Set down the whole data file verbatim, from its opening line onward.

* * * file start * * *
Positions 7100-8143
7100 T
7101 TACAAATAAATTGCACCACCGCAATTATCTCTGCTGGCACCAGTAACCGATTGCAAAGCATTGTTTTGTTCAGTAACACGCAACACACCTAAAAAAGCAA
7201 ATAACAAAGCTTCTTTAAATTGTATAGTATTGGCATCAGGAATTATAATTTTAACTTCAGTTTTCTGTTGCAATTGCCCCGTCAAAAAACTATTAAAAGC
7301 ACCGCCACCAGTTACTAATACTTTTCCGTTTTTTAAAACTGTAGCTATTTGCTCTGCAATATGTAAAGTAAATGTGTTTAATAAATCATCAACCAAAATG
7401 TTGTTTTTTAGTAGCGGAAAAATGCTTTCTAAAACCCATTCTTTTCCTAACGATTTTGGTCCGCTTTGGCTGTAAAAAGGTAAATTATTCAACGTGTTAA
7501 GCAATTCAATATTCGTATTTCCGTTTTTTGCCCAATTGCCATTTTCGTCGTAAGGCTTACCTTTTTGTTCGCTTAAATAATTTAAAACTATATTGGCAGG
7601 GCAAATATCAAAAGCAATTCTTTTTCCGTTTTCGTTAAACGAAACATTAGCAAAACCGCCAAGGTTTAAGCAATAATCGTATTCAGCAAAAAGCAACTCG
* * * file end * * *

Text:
Positions 7100-8143
7100 T
7101 TACAAATAAATTGCACCACCGCAATTATCTCTGCTGGCACCAGTAACCGATTGCAAAGCATTGTTTTGTTCAGTAACACGCAACACACCTAAAAAAGCAA
7201 ATAACAAAGCTTCTTTAAATTGTATAGTATTGGCATCAGGAATTATAATTTTAACTTCAGTTTTCTGTTGCAATTGCCCCGTCAAAAAACTATTAAAAGC
7301 ACCGCCACCAGTTACTAATACTTTTCCGTTTTTTAAAACTGTAGCTATTTGCTCTGCAATATGTAAAGTAAATGTGTTTAATAAATCATCAACCAAAATG
7401 TTGTTTTTTAGTAGCGGAAAAATGCTTTCTAAAACCCATTCTTTTCCTAACGATTTTGGTCCGCTTTGGCTGTAAAAAGGTAAATTATTCAACGTGTTAA
7501 GCAATTCAATATTCGTATTTCCGTTTTTTGCCCAATTGCCATTTTCGTCGTAAGGCTTACCTTTTTGTTCGCTTAAATAATTTAAAACTATATTGGCAGG
7601 GCAAATATCAAAAGCAATTCTTTTTCCGTTTTCGTTAAACGAAACATTAGCAAAACCGCCAAGGTTTAAGCAATAATCGTATTCAGCAAAAAGCAACTCG